Press "Enter" to skip to content

Coronavirus Sparks New Conflict Between Big Oil and Corn Sectors

A gas demand meltdown caused by the coronavirus outbreak in the U.S. has sparked a new battle between the oil and agriculture industries over the nation’s biofuel coverage, this time over whether the policy ought to be suspended or expanded because of the disaster.

Coronavirus Sparks New Conflict Between Big Oil and Corn Sectors

The issue as soon as again locations Republican President Donald Trump in a troublesome spot between two important constituencies, both of which have been pushed to the edge by the pandemic because of flagging consumption, disrupted supply chains and lowered workforces.

The oil refining industry and its supporters have asked the Trump administration to help the sector weather the pandemic by suspending a regulatory requirement that they mix billions of gallons of corn-based ethanol into their gasoline each year, arguing it’s a price many facilities can’t currently afford.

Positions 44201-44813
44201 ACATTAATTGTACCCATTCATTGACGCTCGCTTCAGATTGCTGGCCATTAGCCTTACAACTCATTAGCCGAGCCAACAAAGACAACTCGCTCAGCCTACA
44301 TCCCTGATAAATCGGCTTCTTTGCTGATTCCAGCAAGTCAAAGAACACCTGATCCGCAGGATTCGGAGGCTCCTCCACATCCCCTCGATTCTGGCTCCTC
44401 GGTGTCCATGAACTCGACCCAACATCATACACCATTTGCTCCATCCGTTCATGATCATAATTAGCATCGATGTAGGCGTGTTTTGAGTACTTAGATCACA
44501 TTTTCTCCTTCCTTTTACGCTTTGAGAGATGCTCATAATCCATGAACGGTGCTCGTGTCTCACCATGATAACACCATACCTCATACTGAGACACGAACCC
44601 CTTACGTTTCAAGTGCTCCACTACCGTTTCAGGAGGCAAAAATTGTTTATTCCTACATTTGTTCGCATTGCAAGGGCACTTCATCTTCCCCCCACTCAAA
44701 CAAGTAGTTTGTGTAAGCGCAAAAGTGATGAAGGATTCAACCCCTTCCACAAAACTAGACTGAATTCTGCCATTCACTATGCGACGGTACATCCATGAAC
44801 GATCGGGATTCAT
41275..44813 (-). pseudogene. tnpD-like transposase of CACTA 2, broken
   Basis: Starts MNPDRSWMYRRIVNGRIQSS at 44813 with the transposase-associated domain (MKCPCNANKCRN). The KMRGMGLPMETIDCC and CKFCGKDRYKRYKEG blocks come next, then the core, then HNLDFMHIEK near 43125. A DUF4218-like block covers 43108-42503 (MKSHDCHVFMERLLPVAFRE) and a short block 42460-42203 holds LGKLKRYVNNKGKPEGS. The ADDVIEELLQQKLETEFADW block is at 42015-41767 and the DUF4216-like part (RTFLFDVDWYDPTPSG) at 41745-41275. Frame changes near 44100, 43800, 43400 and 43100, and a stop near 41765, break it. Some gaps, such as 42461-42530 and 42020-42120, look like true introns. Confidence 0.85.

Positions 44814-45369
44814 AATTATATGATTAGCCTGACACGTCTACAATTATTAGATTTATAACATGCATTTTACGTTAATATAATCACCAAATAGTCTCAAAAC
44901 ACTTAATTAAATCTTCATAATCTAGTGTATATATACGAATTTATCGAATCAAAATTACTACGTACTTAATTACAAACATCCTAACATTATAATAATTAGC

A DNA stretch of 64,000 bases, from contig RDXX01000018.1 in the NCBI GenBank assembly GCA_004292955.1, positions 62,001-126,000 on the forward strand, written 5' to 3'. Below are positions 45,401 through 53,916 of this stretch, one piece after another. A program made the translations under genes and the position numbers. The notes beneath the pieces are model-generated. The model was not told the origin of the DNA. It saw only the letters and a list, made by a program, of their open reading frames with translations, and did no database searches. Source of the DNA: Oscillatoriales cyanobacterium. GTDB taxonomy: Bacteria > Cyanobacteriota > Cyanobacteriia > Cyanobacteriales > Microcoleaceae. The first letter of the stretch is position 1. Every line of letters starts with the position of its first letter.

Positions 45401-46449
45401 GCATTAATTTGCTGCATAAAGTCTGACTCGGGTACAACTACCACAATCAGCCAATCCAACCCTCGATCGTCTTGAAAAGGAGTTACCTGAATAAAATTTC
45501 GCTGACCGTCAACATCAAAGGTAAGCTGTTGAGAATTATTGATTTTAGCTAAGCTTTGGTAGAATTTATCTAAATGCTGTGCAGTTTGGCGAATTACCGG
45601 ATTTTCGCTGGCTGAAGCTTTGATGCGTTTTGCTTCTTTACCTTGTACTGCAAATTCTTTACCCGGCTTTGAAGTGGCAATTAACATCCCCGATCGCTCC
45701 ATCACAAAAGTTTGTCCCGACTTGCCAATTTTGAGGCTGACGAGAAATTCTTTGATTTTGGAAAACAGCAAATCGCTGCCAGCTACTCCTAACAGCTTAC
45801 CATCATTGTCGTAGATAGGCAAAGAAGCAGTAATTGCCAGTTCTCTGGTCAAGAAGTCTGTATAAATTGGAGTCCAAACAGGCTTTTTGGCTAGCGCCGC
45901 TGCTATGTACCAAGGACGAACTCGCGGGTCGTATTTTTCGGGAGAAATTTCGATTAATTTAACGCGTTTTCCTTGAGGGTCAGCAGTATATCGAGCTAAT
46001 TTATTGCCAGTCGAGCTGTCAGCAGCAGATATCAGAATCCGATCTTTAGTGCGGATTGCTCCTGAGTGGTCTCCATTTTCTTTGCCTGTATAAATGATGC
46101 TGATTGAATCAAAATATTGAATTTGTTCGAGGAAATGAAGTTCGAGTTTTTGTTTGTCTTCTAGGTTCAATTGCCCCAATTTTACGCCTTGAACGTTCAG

The corn foyer, in the meantime, has been pushing for the blending necessities, mandated under the U.S. Renewable Gasoline Standard, to be expanded to assist farmers who’ve seen demand for their crop fall swiftly as biofuel plants throughout the nation go idle.

While the refining and corn sectors have clashed for years over the biofuel mixing requirements, the problem is now being framed as a matter of survival.

On Wednesday, the governors of Texas, Oklahoma, Utah, and Wyoming asked the Trump management for a nationwide waiver, excluding the oil-refining sector from the blending laws to help it survive.